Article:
Renderings and overall goals of the project have not changed much since it was originally discussed by city officials last fall, Heck said.

Those discussions occurred well before the federal relief dollars were an option.

The idea for those upgrades comes as the city has to tear up parts of the plaza to make needed infrastructure repairs to the parking garage located below.

“The plaza serves as the primarily public gathering space in our downtown. As you see in many downtowns there is that focus on a community gathering spot,” Heck told the News-Sun last year.

“The plaza was intended for that when this was constructed back in the (1970s). It has grown tired. It needs to be re-imagined. It needs to be reinvented and to continue to be that public space for our community, for everyone,” he added at the time.

Heck said the garage that sits below the plaza was built in 1979 and is in need of repairs.

Concrete surrounding the garage and plaza has not held up over time and that has resulted in a lot of maintenance costs for the city.

Credit: Contributed

Credit: Contributed

Construction on the plaza is projected to start in 2022 with the use of American Rescue Plan dollars. The hope is that it would either be completed within that same year or extended into 2023.

The plan is to allocate $3 million for renovations and repairs.

Heck said that the project and proposed improvements would be discussed at a city commission work session this month.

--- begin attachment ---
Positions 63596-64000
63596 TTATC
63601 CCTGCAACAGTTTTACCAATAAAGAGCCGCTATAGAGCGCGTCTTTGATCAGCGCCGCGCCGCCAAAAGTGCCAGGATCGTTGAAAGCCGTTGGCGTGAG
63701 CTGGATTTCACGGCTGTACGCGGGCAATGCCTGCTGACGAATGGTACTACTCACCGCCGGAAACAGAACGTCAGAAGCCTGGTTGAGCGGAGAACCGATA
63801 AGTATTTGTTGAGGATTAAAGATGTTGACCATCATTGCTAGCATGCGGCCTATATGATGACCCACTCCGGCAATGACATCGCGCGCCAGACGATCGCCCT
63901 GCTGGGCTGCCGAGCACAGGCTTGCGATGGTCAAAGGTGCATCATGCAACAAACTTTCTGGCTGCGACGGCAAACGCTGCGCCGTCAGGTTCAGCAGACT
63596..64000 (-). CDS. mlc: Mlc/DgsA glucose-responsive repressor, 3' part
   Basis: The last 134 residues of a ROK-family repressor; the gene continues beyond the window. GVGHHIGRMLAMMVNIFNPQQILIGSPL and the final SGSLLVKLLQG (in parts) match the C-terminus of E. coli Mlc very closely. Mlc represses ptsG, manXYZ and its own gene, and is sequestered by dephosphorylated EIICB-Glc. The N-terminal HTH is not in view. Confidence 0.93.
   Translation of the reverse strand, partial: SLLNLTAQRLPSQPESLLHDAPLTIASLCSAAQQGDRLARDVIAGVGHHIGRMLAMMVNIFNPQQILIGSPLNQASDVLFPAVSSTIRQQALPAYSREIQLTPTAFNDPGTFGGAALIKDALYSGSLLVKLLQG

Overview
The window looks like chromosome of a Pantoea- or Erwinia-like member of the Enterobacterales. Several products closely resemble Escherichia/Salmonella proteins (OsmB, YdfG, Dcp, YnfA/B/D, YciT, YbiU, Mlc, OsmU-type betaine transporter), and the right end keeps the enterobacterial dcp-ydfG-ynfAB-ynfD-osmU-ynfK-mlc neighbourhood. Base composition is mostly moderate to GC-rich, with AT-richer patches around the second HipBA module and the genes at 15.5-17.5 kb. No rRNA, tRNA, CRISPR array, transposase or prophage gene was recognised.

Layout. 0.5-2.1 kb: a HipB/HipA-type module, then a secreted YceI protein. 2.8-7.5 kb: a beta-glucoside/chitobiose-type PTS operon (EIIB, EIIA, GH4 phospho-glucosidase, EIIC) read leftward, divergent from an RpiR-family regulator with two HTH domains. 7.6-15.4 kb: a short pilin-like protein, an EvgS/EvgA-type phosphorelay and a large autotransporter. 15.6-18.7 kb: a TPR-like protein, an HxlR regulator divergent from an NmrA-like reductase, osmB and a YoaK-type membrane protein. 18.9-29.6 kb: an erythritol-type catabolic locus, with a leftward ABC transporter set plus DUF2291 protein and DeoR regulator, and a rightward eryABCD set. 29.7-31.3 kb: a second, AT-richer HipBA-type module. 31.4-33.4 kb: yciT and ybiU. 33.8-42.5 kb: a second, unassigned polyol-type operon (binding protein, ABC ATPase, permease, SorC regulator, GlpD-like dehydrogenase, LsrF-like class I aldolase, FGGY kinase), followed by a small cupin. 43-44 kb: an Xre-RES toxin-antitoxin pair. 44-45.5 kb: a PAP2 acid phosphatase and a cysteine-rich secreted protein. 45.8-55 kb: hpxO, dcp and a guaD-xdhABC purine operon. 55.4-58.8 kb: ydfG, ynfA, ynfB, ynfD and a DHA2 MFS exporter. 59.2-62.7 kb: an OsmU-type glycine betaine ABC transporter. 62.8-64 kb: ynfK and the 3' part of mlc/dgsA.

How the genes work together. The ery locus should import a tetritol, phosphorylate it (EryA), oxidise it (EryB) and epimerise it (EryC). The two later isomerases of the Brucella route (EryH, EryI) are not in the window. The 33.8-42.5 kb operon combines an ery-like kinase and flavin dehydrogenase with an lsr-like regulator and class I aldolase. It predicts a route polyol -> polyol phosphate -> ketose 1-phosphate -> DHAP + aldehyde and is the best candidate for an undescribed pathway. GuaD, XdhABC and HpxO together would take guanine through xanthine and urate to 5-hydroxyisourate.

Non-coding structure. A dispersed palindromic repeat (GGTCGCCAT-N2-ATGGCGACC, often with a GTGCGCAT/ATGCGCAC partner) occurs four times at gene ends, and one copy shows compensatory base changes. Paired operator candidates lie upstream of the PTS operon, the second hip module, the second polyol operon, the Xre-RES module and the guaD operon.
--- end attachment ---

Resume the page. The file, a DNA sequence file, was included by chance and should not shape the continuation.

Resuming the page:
Necessary water and sewer infrastructure

City officials have said that $11 million of those funds could go towards several projects that are related to the water and waste water treatment facilities in Springfield.

That includes money already allocated to a project that would utilize city-owned property at 932 Dayton Avenue, which is across the street from the waste water treatment plant.

Plans call for installing two covered storage facilities for sludge, which is residue that accumulates in sewage treatment plants and that project is slated to cost a little more than $2 million.

Sludge that is stored also undergoes a process in which liquids are removed. The project will also include the addition of scales to weigh vehicles.

The project is expected to start this year and will last an estimated 180 days, said Chris Moore, the service director for the city. Land that will be used for the storage facilities has been owned by the city for several years and existing buildings on the property will be demolished.

The city currently stores that sludge at the wastewater treatment plant and will continue to do so, Moore said. However, the building of additional storage sites gives the city more space to hold that sludge, which is trucked away by a contractor and applied to farm fields.

Heck said the project would save the city money in the long run since other alternatives can be costlier. That includes sending it to a landfill.

Another project that would potentially use the federal relief funds is the construction of a building that would be used to store and manage chemicals used at the city’s water treatment plant.